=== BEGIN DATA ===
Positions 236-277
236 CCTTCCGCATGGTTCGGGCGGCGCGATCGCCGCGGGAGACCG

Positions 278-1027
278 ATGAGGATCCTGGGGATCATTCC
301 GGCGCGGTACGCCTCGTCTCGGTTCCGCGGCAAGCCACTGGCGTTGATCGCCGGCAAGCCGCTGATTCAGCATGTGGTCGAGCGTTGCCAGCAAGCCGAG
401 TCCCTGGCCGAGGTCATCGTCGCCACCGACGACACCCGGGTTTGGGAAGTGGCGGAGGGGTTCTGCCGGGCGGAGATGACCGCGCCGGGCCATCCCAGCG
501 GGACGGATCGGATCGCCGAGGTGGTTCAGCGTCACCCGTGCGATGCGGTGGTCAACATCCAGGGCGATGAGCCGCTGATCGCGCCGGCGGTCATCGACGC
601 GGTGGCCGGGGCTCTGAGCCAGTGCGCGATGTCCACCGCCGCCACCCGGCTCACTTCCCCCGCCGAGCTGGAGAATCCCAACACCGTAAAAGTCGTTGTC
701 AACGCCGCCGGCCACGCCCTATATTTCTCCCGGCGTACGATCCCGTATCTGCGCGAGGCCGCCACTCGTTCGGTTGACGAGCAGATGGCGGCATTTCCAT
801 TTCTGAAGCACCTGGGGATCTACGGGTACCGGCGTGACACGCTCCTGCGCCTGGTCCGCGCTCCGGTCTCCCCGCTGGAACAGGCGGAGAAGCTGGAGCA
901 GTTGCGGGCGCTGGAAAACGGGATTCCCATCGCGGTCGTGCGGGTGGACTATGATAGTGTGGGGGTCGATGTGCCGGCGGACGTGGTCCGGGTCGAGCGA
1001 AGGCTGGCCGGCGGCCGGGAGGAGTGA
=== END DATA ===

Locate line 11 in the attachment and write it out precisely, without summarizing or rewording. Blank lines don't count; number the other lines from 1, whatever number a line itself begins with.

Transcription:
901 GTTGCGGGCGCTGGAAAACGGGATTCCCATCGCGGTCGTGCGGGTGGACTATGATAGTGTGGGGGTCGATGTGCCGGCGGACGTGGTCCGGGTCGAGCGA